Photo Credit: The Jewish Agency
Olim from Ukraine

More than 15,000 Ukrainians have immigrated to Israel since the outbreak of war in Ukraine on Feb. 24, 2022, according to figures released by The Jewish Agency for Israel and the Ministry of Aliyah and Integration.

These olim have included many young people who enrolled in special absorption programs, mothers with young children, and senior citizens, as well as hundreds of Holocaust survivors.


The olim arrived in Israel with the help of The Jewish Agency, which worked in cooperation with the International Fellowship of Christians and Jews (IFCJ), and established emergency Aliyah (immigration to Israel) centers in countries bordering Ukraine immediately once hostilities broke out. At these centers, the refugees enjoyed a safe haven until they arrived in Israel.

The Jewish Agency for Israel Chairman, Maj. Gen (res) Doron Almog said “this is one of the largest rescue operations in history. The Jewish Agency did the unbelievable in the face of a global crisis.”

Once they landed in the Jewish state, the Ukrainian olim were placed in hotels across the country as part of the Israeli government’s “Operation Coming Home,” which was led by the Ministry of Aliyah and Integration.

World Jewry, led by The Jewish Federations of North America and Keren Hayesod, immediately came to the support of the Ukrainian community – along with help from Christian Friends of Israel. Tens of millions of dollars were raised in an unprecedented effort to assist the rescue-and-immigration process.

The multi-pronged efforts initiated by The Jewish Agency to help the Jews of Ukraine after the outbreak of the war were unprecedented in their scope. Within 24 hours, The Jewish Agency, with the assistance of the International Fellowship of Christians and Jews, set up 18 emergency response centers in Ukraine and its neighboring countries of Poland, Moldova, Hungary, and Romania to assist the massive wave of refugees.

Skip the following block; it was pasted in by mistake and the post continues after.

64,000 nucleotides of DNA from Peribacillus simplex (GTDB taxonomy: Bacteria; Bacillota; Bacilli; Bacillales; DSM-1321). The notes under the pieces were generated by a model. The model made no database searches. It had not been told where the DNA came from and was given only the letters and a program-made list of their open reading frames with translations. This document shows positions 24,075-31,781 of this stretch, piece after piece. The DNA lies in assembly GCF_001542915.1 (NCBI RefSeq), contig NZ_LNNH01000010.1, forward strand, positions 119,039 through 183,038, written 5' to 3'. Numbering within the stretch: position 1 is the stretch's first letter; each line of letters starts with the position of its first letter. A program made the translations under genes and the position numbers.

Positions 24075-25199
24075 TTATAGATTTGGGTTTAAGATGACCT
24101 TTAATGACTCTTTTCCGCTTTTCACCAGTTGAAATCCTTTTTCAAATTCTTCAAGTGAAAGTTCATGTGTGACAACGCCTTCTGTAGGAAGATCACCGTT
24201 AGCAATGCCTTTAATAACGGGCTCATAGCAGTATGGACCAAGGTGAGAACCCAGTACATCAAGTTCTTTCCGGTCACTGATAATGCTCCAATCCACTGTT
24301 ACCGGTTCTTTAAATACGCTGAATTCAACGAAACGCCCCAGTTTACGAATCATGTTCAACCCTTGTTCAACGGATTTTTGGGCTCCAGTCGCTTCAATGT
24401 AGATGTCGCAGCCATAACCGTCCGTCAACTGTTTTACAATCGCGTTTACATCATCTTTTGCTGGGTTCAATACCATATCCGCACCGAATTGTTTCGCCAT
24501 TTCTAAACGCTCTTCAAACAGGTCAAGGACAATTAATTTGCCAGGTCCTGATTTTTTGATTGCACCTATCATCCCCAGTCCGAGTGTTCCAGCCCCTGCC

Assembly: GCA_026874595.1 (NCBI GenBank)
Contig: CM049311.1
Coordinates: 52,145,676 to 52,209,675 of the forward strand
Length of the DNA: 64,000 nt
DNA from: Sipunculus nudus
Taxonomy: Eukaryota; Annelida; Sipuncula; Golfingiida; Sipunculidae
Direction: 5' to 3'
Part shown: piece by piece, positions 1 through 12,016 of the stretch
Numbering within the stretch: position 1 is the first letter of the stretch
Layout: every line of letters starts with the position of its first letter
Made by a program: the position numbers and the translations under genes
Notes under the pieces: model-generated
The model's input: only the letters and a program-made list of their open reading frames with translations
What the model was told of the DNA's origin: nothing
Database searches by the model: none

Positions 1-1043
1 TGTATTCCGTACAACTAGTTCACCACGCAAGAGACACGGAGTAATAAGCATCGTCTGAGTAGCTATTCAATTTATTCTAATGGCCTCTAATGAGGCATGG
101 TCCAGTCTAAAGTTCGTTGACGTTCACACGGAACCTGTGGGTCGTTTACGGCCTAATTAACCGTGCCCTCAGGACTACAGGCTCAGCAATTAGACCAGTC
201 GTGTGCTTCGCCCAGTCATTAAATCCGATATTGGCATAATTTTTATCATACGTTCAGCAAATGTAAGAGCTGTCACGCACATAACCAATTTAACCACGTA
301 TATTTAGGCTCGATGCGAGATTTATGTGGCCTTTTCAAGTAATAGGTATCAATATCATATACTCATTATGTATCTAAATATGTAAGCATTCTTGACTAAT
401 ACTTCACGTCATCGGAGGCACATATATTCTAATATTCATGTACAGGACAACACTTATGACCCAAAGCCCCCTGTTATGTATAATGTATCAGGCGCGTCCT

A total of 450 staff and volunteers worked at these centers and ensured each refugee had a place to stay as well as emotional support and medical care; 290,000 meals were distributed at these centers and thousands were evacuated to Israel on rescue flights.

Emergency hotlines and command centers were opened and operated around the clock to aid in locating and rescuing the wounded, elderly, and Holocaust survivors. In addition to the Aliyah assistance, Jewish communities within Ukraine received emergency relief, including over 400 tons of humanitarian equipment collected throughout Israel that were distributed to the general refugee population.

“When the war broke out in Ukraine, I traveled as a Member of Knesset to the refugee centers in Moldova to observe the Aliyah process of those who fled the conflict zones first-hand. As the Minister of Aliyah and Integration, I saw the importance of welcoming the olim upon their arrival in Israel and assisting in their integration into Israeli society,” said Ofir Sofer, Minister of Aliyah and Integration. “Massive Aliyah, like we had last year with 75,000 olim arriving in Israel, is a great opportunity or a catastrophic crisis. If we don’t increase the budget to accommodate the olim in the best possible way, it will be a catastrophe. As soon as I took office, I was required to deal with the issue of the ulpanim, and after much effort, I managed to obtain a budget for thousands of vouchers to study the Hebrew language. For me, the Hebrew language is the key to the successful integration of olim.”

The Jewish Agency is running seminars for professionals and leaders in Ukrainian Jewish communities to provide them with the necessary tools to grapple with emergencies as part of JReady, the organization’s global emergency response and preparedness initiative.

The Jewish Agency continues to assist Jews who are looking to make Aliyah and, as such, is providing educational activities for local communities both remotely and through in-person seminars for young people held in Ukraine’s neighboring countries. Support has also been ongoing for Ukrainian refugees who remained in neighboring countries, including connecting them with local Jewish communities and providing assistance to those who wish to make Aliyah.


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